Various videogame developers and critics talk about the “core gameplay loop”. What that refers to is fairly simple – the core part of the gameplay. The bit that everything else revolves around. Wendy Despain’s 100 Principals of Game Design gives the example of Super Mario Bros. (1985) in which jumping is the key. The core gameplay loop is to encounter something and then deal with it by jumping.

Not a difficult design concept, really.

The thing being though that if that isn’t fun then the game probably won’t be fun. Tweak this, polish that, whatever – it won’t fix the fact that the core is rotten.

Sometimes game designers figure out this problem in advance and go ahead. Other times, erm, not so much.

If you recall Introversion’s City Generator I mentioned about ten days ago then you might have wondered what it was for. Well it was developed as part of their work on a game they cancelled in favour of Prison Architect. That game was Subversion and you can find the story of its cancellation here:

In short it comes down to the fact that as cool as the game looked the core gameplay simply wasn’t fun.

My criticism of the combat in Bioshock Infinite springs to mind. Much like in Spec Ops: The Line for me the combat was a roadblock to the next bit of story.2012-12-19_00013

That screenshot is one of the 31 I took while playing the game. Not a single one is of combat. The combat in that game is dull.

Assorted things argue that it’s intentional but really I don’t buy that. I think that the developers simply tried to turn a weakness into a strength. In realising that they couldn’t make it fun they worked it into a vaguely credible design choice. A poor one, admittedly, but still better than “Yeah, well…”.

Thomas from Frictional Games posted this about Bioshock Infinite and it seems to reflect similar themes. If the combat isn’t fun why is it there? Is it even necessary?

Various commenters argue that without the combat there’d be nothing to do. I’m sure that if the combat was removed it wouldn’t be replaced with anything at all.

I know my favourite points in Bioshock Infinite were the bits where I was exploring the atmospheric setting. Not collecting stuff, hunting weapons, etc. – that stuff was no fun whatsoever. If anything just give me unlimited ammo and mana – Elizabeth basically makes that true anyway. Instead there’s the hassle of finding it in between combat encounters.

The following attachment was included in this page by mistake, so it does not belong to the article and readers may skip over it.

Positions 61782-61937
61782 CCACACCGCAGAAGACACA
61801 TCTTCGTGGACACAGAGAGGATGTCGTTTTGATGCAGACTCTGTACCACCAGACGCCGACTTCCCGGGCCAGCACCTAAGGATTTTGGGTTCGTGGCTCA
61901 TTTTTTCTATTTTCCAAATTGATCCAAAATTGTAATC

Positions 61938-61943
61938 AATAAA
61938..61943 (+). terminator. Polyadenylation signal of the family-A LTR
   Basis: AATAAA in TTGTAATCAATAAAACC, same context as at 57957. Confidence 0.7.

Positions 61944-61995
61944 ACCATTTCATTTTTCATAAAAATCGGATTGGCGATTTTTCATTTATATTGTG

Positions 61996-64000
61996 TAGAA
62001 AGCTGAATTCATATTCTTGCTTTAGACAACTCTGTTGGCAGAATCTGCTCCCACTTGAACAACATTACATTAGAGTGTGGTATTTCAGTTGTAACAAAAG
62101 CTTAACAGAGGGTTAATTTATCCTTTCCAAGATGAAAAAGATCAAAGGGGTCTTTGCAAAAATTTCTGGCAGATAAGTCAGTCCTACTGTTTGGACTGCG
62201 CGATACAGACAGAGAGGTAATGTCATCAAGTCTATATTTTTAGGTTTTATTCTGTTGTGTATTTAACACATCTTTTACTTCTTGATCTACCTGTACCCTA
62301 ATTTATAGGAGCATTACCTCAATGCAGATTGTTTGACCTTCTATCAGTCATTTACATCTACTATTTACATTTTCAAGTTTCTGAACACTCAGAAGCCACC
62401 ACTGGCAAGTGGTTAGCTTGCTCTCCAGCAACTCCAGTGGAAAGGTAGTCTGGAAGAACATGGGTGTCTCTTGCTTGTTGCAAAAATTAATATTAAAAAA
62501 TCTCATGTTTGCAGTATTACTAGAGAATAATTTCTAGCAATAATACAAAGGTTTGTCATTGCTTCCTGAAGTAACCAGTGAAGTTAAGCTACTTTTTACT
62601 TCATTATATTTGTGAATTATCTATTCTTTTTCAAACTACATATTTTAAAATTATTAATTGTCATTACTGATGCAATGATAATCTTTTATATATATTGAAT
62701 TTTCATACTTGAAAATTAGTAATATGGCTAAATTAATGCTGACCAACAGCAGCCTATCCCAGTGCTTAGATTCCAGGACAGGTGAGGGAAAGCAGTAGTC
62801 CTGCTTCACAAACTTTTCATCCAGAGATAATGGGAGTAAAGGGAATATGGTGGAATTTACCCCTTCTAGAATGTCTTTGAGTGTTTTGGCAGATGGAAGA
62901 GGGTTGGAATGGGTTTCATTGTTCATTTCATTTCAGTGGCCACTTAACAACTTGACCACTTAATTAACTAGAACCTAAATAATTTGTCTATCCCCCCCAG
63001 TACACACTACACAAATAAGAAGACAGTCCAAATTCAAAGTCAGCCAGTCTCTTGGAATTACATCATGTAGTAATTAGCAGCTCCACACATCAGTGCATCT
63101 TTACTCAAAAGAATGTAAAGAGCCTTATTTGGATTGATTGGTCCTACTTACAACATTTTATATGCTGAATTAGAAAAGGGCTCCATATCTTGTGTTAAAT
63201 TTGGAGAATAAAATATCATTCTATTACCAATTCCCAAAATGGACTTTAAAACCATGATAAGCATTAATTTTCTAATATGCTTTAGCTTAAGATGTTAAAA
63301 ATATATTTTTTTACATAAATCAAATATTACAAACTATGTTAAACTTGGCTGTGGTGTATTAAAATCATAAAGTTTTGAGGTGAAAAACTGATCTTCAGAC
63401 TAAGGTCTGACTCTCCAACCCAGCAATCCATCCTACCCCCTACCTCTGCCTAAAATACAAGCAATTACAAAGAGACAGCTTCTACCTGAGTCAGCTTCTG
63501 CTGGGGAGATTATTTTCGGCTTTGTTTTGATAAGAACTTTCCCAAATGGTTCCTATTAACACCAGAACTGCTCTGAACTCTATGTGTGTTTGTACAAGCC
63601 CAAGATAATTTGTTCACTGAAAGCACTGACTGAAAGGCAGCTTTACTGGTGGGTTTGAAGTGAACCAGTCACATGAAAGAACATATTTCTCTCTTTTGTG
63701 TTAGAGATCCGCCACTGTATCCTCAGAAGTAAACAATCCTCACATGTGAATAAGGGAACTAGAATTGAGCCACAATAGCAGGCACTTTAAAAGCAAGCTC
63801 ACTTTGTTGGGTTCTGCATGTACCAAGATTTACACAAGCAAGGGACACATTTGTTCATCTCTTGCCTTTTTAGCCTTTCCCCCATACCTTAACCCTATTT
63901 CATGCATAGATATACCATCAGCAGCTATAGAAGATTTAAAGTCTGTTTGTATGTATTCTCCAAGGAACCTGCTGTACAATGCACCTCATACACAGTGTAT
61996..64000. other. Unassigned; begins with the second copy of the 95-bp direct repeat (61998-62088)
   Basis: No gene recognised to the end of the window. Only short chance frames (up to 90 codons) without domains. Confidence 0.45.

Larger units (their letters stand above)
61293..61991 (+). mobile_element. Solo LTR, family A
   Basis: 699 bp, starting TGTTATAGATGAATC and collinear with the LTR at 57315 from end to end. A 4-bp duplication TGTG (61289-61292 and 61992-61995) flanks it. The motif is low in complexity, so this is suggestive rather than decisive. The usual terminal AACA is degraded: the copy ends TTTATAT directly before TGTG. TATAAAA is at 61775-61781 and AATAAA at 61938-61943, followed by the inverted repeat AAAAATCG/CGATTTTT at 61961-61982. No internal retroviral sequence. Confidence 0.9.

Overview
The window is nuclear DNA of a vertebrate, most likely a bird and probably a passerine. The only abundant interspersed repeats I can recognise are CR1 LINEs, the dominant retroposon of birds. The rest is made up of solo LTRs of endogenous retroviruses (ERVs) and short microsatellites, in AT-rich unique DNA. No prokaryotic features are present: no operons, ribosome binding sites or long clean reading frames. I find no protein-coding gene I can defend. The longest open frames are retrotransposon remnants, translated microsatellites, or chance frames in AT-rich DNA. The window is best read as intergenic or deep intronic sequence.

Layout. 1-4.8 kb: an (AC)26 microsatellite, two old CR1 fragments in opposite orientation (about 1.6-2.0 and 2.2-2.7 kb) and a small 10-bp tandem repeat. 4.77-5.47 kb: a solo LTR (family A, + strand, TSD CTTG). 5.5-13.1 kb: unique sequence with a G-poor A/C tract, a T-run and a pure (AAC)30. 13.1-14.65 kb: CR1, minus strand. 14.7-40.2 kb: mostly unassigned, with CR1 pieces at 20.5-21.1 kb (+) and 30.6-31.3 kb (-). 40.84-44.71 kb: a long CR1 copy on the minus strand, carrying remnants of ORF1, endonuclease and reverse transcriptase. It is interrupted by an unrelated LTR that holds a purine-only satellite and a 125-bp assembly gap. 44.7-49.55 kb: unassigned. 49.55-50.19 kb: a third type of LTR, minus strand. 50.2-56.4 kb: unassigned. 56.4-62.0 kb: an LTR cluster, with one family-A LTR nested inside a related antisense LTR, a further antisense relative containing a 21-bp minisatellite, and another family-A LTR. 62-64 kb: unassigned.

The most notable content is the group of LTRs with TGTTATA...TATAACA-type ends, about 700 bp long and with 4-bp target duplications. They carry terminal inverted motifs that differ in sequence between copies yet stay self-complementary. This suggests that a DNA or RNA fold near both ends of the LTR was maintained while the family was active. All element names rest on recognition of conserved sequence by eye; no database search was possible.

Encountering the Letuce twins in the game was fun.tumblr_mk8q10RBdd1qz5g4uo8_r1_500

Making choices was fun.

Discovering the story was fun.

Exploring how Columbia came to be was fun.

Shooting dudes was not.

What would happen if more games were built according to the principal of making something fun?

The modern Call of Duty franchise is built on that to some extent. The thing being that their core gameplay loop is in multiplayer. They do that bit very well (as one would expect by now) the single player, eh, not so much.

So arguably in creating Bioshock Infinite the developers aimed for the wrong genre. Its core competencies aren’t shooting. It shouldn’t be an FPS. Using the first person perspective is fine but what’s the point in developing an impressive setting when the primary way one interacts with it is “use gun on man”?dishonored_heart1

Even Dishonored did this better – the heart the player carries can be used all over the place to hear things about the setting. It goes some way towards replacing the classic RPG text box.

I’m wondering what would have happened if Fallout 3 had incorporated a similar mechanic to the heart?

I do often find myself asking (in an immersed context) “What happened here..?” in games. Usually the answer is sadly “We thought it’d look cool” rather than any hidden narrative.

Actually that’s fairly true of reality too. So little thought goes into most things and the result we see is simply what became of various attempts to achieve something rather than indicative of an underlying deep narrative.

By that I mean that if I look at a building and see a bricked up doorway there’s rarely an interesting story behind it. Normally the answer was “We don’t need a door here any more”. Holes where iron work used to sit are there just because no one could be bothered to maintain it. Things just sort of trail off.

On that note I’m going to peter out myself.

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